Image credit: Tapad Engineering
In July Tapad hosted a Scala Spree and with the hard work of Scala Center, Lightbend and Tapad it was an amazing spree. Check out what Tapad had to say after it all the fun came to an end!
Surprise visit by the creator of Scala, Martin Odersky
It all started with one tweet from Darja, the Scala Center community manager, then one share from a Tapad engineer in Oslo, kicking off a series of events: 60 e-mails across more than 15 people in 3 days. Darja was looking for a space to host the first NYC Scala Spree. Tapad was up to the challenge and within 7 days secured a space, publicized, and launched the event. It took the sheer will of the the Scala Center, Lightbend, and Tapad to bring it all together and we are happy to report, it was a success!
“Apparently, finding a space in NYC, during the workday was close to impossible.” — Darja, Scala Center Community Manager
Tapad was excited to host but space in NYC is limited, especially during business hours. But, where there’s a will there’s a way! The Tapad talent team combined efforts and found ample office space our building to provide a venue to open source live.
With no time to waste Tapad, The Scala Center, and NYC Meetup Group went on a Scala Spree marketing blitz! The teams utilized Twitter, Facebook, LinkedIn, Emails, etc. and within 2 days had over 50 sign-ups and continued to pour in thereafter of course…
Markus, who is fittingly the Director of Developer Advocacy at LightBend, had a late conference call the Friday before Scala Spree. The extra effort ensured the contributors and maintainers were well fed, and hydrated, by ordering ample coffee and food.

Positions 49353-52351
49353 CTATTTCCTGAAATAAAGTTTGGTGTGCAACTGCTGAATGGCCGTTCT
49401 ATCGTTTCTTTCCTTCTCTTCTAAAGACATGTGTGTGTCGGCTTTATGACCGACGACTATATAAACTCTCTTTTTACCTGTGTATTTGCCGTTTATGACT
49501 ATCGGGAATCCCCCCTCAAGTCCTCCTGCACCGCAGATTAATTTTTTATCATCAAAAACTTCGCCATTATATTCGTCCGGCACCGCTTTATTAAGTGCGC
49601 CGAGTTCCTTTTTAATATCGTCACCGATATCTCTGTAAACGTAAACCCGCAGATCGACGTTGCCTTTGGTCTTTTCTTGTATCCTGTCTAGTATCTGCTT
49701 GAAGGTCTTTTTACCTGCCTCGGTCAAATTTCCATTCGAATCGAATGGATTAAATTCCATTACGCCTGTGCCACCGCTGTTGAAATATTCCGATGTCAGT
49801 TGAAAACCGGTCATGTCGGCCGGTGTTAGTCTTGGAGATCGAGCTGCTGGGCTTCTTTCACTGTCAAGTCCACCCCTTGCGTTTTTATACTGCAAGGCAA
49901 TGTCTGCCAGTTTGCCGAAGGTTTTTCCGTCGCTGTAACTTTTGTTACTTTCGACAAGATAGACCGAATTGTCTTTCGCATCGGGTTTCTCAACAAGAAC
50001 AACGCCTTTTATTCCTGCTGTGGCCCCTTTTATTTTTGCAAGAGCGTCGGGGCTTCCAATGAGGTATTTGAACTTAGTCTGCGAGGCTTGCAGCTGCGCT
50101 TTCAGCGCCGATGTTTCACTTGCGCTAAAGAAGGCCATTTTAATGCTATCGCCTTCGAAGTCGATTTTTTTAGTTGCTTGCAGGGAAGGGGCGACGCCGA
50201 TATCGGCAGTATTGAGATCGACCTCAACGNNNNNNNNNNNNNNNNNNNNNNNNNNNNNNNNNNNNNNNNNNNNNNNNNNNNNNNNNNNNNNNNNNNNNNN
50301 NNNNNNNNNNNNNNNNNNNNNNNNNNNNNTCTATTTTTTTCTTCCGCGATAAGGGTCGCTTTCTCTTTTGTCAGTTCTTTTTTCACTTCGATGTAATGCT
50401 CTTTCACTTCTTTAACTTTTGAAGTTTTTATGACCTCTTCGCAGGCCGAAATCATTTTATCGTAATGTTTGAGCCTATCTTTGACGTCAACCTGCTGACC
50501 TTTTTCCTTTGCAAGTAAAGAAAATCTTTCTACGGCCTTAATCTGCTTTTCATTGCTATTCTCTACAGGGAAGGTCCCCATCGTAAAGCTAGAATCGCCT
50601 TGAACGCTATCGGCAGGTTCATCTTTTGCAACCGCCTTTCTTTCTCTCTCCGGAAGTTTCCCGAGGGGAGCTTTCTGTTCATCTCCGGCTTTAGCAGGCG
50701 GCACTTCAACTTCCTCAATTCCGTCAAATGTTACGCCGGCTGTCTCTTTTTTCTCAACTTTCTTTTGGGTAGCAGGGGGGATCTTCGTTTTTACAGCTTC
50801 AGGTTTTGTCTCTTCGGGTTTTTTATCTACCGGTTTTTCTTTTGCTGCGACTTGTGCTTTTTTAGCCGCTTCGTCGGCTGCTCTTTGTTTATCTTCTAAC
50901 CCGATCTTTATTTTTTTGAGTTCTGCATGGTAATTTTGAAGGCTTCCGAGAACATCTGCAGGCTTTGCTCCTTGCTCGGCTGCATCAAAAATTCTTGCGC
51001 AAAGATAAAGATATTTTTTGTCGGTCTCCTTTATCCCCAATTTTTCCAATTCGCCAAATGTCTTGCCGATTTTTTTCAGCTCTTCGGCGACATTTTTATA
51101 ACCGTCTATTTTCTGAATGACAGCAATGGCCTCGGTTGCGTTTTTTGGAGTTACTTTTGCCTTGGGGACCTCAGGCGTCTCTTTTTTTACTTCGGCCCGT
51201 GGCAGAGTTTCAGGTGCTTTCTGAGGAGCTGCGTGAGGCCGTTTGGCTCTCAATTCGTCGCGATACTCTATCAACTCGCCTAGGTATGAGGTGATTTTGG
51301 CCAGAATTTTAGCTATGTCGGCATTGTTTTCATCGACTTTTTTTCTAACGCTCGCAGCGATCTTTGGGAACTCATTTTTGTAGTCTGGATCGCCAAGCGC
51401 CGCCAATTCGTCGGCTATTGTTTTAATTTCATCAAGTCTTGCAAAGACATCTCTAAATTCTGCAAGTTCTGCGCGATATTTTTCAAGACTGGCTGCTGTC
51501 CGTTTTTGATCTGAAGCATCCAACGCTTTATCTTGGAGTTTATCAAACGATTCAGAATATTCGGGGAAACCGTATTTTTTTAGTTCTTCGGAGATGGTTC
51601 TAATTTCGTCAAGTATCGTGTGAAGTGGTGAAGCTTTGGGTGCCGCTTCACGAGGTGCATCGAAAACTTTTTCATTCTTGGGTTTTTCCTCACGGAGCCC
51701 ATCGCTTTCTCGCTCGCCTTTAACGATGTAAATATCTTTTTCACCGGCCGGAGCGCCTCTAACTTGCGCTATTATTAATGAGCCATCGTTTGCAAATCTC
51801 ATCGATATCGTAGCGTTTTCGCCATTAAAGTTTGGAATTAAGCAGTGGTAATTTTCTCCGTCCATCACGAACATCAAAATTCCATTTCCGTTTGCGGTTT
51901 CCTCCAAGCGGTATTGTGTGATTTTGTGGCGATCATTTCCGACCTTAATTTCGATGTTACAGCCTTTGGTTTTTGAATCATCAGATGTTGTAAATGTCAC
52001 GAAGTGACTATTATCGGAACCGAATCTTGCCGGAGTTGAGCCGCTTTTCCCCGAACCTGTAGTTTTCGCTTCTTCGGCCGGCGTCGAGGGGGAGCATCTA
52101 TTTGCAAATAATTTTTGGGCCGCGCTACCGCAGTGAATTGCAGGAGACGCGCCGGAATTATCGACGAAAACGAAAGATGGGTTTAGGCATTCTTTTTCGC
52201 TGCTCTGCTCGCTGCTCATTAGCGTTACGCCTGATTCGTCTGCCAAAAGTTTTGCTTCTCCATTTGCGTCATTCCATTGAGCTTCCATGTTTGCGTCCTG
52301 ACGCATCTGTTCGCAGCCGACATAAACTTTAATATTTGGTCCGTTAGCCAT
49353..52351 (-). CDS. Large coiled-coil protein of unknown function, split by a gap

Whew! Let’s Spree…
SCALA SPREE NYC — 2018
The event took place on a Tuesday from 9am to 4pm at Tapad HQ. We were pleasantly surprised to see that people were excited enough to arrive early. The day started with bottomless coffee and pastries. Soon after, the 10 maintainers (Scala library authors) introduced their projects allowing participants to choose which team(s) they would join for the day.
Once Darja put on her organizer cap it was all smooth sailing.
It was great to see the maintainers being hands-on. They provided support to engineers of all levels, including Tapad interns. The experience was enjoyable for everyone, but don’t take our word for it;
“Since I first started coding Scala when I lived in NJ, I was really excited to bring Scala Spree to the ny-scala community. Thanks to Tapad, Scala Center, and Lightbend we had a great turnout at this awesome event. Throughout the day, friendly Tapad folks were making sure that the event was welcoming and people were having fun. Dale @dwijnand and I came prepared with GitHub issues labeled “Help Wanted” and “Good First Issue”, which gave contributors interested in sbt something to work on. Thus far, I think we have 6 pull requests originating from the Scala Spree.
Through these events, our hope is to convince you that sbt, Zinc, or even Scala compiler are accessible Scala programs. Thanks to all the maintainers and participants, and thanks again to Tapad and Scala Center!” — Eugene Yokota, sbt Maintainer